A friend indeed
THESE days, Befrienders Kuala Lumpur do not only answer calls from those in distress.
They also spend a lot of time replying to e- mails from troubled individuals.
It’s a task they cannot neglect because almost half of those who emailed them have mentioned suicide.
“Most e- mails are sent by individuals below 30. Some e- mails even portray graphic details of suicide,” says Befrienders Kuala Lumpur chairman Mary Raj.
Last year, Befrienders received 2,685 e- mails from individuals who needed emotional support, up from the 2,283 in their in- box in 2014.
“Besides manning two hotlines, we stressed on replying pressing suicidal e- mails in the quickest time. Our concern is to reach out to them before it’s too late.
“It’s certainly a challenge as there is no direct interaction with e- mail respondents. We try to respond to e- mails within a few hours and encourage them to call us for help,” says Mary, who has been a volunteer since the 1980s.
Befrienders Kuala Lumpur – launched in Kuala Lumpur in 1970 – started off as a support hotline. Over the years, it has extended its services to include face- to- face counselling, on- site befriending, outreach programmes and workshops on counselling skills and suicide prevention.
In keeping with the times, the non- profit organisation launched its online services in 1997.
About 30% of callers talk about taking their own lives. Each call is taken seriously, regardless if the caller is at high, middle or low risk of suicide.
“Volunteers can spend between 15 min- utes and two and a half hours to counsel people with suicidal intentions. We listen, connect and express concern and try to help understand what they are feeling,” says Mary. Most are grappling with relationship issues, psychological ( depression, schizophrenia and bipolar) and financial problems.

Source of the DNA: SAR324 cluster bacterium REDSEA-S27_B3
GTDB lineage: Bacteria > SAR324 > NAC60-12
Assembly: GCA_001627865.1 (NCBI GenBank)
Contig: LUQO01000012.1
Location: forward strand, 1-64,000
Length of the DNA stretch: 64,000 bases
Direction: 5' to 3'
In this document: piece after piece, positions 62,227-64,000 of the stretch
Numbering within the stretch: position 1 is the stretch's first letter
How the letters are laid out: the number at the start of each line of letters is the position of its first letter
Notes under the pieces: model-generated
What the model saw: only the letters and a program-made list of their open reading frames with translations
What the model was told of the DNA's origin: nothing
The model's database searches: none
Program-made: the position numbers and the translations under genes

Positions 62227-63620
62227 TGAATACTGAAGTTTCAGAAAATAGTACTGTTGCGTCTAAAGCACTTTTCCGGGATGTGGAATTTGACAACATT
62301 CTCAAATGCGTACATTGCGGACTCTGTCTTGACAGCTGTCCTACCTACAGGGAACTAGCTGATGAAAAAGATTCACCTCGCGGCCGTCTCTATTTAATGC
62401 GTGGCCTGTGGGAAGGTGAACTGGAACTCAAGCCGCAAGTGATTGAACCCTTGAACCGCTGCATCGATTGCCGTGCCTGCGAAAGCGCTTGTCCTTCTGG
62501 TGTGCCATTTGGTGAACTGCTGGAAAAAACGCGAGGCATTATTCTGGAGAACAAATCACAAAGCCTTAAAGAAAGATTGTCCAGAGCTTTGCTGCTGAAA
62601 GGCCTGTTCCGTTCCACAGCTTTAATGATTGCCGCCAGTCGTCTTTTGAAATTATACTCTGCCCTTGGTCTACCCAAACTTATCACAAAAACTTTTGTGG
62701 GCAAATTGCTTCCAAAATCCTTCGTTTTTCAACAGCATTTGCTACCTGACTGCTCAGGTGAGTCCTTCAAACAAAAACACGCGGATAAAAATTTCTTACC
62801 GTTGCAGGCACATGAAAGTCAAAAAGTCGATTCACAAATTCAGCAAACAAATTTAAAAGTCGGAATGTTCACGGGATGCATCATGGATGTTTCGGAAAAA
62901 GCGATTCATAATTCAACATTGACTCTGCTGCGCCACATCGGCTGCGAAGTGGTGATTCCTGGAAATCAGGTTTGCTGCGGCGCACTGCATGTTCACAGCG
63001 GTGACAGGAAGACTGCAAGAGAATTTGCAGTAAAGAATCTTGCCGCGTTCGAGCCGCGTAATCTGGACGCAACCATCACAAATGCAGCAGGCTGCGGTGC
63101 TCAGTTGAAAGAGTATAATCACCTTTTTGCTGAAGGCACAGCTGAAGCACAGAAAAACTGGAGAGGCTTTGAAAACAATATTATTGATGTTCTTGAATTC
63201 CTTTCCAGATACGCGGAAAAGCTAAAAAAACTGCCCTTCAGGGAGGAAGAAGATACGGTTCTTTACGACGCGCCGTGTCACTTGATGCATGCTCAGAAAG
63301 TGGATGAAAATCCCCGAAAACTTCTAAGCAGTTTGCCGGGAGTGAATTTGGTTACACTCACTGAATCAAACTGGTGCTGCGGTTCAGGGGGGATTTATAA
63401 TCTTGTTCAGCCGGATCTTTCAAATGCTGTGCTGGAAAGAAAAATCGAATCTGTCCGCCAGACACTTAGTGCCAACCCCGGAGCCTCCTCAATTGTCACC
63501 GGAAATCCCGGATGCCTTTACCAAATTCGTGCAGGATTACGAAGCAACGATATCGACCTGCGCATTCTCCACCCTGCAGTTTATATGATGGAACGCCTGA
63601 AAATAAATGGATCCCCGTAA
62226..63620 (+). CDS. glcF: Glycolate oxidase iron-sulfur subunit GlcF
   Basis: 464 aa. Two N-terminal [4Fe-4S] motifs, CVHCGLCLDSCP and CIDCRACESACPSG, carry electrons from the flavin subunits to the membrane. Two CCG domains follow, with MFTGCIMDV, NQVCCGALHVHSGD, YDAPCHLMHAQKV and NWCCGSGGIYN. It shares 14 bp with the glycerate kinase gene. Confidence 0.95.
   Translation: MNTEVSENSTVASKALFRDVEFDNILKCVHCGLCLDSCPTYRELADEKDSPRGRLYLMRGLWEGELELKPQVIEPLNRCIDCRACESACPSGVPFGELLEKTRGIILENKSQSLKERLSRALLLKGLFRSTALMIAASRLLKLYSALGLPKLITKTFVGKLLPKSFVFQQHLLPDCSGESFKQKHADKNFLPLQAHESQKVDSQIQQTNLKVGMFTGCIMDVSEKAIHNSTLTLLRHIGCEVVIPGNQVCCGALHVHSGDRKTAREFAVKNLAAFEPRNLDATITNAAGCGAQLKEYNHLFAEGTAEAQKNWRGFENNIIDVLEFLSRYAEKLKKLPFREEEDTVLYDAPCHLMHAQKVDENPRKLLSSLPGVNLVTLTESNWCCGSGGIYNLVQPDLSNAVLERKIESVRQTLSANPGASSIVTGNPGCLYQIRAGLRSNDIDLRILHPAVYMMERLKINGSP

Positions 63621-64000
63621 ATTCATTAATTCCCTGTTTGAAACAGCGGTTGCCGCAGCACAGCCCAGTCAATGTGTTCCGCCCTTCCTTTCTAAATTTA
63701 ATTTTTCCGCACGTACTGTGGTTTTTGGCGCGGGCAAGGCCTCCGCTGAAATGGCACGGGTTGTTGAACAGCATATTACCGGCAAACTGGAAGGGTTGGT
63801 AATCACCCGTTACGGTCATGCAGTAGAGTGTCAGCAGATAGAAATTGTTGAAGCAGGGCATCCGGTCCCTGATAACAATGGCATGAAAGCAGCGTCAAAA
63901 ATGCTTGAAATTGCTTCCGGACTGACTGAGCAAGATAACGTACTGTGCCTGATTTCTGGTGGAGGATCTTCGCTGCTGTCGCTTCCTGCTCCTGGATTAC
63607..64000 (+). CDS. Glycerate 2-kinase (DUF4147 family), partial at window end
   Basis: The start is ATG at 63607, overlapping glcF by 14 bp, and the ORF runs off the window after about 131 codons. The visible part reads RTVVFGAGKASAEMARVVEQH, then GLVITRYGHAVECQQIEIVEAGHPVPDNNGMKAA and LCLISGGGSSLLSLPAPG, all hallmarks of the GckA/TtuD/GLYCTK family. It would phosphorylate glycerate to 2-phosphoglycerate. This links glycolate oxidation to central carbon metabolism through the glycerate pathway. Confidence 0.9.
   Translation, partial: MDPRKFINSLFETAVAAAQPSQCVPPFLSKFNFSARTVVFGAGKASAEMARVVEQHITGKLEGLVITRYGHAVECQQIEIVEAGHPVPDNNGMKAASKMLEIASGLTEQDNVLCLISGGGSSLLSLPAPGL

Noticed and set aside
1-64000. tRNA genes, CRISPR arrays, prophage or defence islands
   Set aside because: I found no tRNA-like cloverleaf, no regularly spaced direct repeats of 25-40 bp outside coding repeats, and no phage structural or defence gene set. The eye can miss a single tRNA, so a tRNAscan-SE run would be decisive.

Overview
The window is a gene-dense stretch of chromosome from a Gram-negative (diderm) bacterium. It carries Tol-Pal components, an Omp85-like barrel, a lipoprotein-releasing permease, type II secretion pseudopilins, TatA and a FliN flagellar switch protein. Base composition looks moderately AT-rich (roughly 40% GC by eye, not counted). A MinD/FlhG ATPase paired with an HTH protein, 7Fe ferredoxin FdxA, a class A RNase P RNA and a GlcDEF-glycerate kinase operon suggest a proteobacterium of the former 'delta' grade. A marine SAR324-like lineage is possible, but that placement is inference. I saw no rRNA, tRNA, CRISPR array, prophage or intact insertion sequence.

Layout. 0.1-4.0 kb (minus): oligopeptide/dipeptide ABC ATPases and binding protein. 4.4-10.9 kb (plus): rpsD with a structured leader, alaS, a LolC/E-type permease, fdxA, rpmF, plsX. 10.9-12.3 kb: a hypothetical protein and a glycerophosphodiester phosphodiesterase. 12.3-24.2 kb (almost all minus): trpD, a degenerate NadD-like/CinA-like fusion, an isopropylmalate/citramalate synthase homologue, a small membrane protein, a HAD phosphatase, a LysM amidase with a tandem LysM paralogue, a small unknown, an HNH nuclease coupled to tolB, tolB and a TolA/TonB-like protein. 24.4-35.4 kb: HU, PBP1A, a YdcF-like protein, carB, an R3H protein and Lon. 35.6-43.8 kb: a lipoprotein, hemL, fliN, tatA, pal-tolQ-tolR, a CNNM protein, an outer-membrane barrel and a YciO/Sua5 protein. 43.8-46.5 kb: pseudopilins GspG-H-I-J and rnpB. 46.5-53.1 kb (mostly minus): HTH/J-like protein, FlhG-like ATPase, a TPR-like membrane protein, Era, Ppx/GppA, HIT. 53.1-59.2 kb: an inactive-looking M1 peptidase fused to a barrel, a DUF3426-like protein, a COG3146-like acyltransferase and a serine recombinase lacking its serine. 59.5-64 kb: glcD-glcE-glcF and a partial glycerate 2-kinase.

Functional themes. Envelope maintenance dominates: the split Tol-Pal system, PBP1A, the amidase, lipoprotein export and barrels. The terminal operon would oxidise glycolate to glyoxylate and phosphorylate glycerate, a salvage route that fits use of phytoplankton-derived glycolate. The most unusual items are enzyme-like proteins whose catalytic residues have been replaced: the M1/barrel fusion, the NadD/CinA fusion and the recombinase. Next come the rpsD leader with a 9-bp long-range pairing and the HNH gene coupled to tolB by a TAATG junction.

To ensure volunteers are equipped to counsel emotionally distraught individuals, they undergo eight weeks of training to learn the art of listening and offering emotional support.
“Volunteers must be dedicated, strong and willing to empathise with those needing emotional assistance. Sometimes, it’s difficult to put a finger on what’s going on in their minds so we have to dig deeper to find out what’s troubling them. We need to be patient to walk them through their journey of recovery.”
While the task is undoubtedly challenging, Mary finds it uplifting to do her part for the community.
“It means a lot knowing that I’ve helped someone suffering in silence. Many people are afraid to talk about their problems.
“Be supportive and be a good listener. Sometimes the person closest to you could be undergoing emotional problems. A lot of people don’t know where to turn to so we need to lend them a shoulder to cry on,” says Mary.
She finds that people tend to neglect their quality of life and peace of mind in their pursuit of material wealth.
“Be happy with life and try not to compare yourself to others. Instead of relying on technology, invest in face- to- face communication with family and friends,” she adds.